Diabetes UK is proud to be funding groundbreaking research aimed at developing and testing an artificial pancreas for adults with Type 1 diabetes.
The artificial pancreas is a system that measures blood glucose levels on a minute-to-minute basis using a continuous glucose monitor (CGM), and transmits this information to an insulin pump that calculates and releases the required amount of insulin into the body.
This system, which is worn like an insulin pump, has been termed the 'artificial pancreas' because it monitors and adjusts insulin levels just as the pancreas does in people without diabetes.
How the artificial pancreas works
- Glucose sensor under skin
- Wireless transmission
- Monitor picks up data
- Better glucose control, which reduces the risk of complications
- Glucose levels monitored continuously
- Risk of overnight hypos reduced
- Improved quality of life and peace of mind
A better life
The device has the potential to transform lives, particularly for people who find it difficult to maintain good blood glucose control.
By levelling out the peaks and troughs in blood glucose levels, the artificial pancreas will help to avoid:
- raised glucose levels, which over time contribute to the development of complications
- low glucose levels, or ‘hypos’, which can be distressing and in extreme cases can lead to a coma or death.
Diabetes UK research
Diabetes UK-funded researchers are currently working to tailor the artificial pancreas system for adults with Type 1 diabetes, and for women with Type 1 diabetes during pregnancy.
Developing the artificial pancreas for people with Type 1 diabetes
Dr Roman Hovorka at the University of Cambridge has generated a first-generation artificial pancreas prototype and evaluated its ability to improve blood glucose control at home and reduce the risk of overnight hypos in adults with Type 1 diabetes.
In April 2011, Dr Hovorka published encouraging results from two studies evaluating the performance of the artificial pancreas compared with conventional treatment in 10 men and 14 women with Type 1 diabetes.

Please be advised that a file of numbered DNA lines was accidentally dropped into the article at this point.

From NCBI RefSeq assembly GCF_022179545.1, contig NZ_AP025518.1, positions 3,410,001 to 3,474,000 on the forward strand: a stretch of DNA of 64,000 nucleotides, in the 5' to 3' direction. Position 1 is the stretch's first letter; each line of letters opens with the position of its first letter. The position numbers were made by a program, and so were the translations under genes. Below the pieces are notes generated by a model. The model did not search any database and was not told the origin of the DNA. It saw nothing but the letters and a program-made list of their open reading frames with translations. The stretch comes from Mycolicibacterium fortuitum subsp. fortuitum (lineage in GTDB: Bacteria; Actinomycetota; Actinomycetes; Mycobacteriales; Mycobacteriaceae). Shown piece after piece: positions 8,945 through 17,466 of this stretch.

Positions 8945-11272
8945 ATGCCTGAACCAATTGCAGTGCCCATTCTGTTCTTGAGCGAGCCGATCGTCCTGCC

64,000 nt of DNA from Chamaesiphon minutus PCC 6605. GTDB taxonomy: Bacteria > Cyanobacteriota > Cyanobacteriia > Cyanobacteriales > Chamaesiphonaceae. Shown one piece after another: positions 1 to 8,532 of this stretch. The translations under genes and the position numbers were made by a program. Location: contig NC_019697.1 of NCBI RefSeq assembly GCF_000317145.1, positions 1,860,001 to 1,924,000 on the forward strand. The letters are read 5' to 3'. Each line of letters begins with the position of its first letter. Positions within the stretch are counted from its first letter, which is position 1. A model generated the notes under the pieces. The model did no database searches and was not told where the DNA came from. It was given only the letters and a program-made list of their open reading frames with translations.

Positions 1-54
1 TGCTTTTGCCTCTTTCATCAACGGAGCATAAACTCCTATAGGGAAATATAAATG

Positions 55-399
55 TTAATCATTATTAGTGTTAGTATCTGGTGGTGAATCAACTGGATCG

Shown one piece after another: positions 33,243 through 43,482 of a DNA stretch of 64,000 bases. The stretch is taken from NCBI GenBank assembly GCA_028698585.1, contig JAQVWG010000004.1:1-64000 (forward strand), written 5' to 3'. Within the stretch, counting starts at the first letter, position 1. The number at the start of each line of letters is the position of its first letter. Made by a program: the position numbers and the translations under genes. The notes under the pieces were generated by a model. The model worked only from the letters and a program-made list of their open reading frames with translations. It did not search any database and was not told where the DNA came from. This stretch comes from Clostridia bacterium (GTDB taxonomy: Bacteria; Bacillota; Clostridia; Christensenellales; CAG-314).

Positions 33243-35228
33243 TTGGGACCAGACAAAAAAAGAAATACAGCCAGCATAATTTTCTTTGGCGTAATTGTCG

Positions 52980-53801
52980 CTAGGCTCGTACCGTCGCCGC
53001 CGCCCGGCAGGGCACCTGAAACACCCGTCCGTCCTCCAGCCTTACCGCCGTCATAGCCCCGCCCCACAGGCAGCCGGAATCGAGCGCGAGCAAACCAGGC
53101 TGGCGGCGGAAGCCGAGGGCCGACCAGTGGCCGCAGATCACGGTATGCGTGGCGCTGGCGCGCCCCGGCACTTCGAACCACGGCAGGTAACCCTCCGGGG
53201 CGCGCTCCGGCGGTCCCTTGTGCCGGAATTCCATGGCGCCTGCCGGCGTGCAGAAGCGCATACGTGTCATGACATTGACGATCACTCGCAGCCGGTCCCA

The studies showed a 22 per cent improvement in the time that participants kept their blood glucose levels in a safe range, halving the time they spent with low blood glucose levels and reducing the risk of both short- and long-term complications.
In 2014, Dr Hovorka’s team published results from a study of 24 adults with Type 1 diabetes who used the artificial pancreas overnight in their homes for four weeks without medical supervision. People using the system spent 13.5 per cent more time with their glucose levels in the ideal range, compared to people using the current gold-standard insulin therapy.
They also had lower average overnight blood glucose levels without increasing the time they spent with their blood glucose level falling too low.
"Revolutionising blood glucose control"
Dr Roman Hovorka says, “The advantage of a ‘closed-loop’ system like this one is the ability to fine-tune insulin delivery to account for variations in overnight insulin needs. Now that we’ve tested the system at multiple centres, we can see that its benefits apply to a wide range of individuals.
“A large-scale clinical trial of the artificial pancreas will be the next step in helping to translate these exciting findings into an end product that will help to transform the management of Type 1 diabetes by achieving consistent glucose levels and reducing the risk of blood glucose levels falling dangerously low during the night. Such a product may be viable with existing technology.”
"It felt like I was on holiday"
Mark Wareham, 42, from Cambridge, has had Type 1 diabetes for 27 years. He normally uses an insulin pump to control his condition, and took part in the trial early in 2013.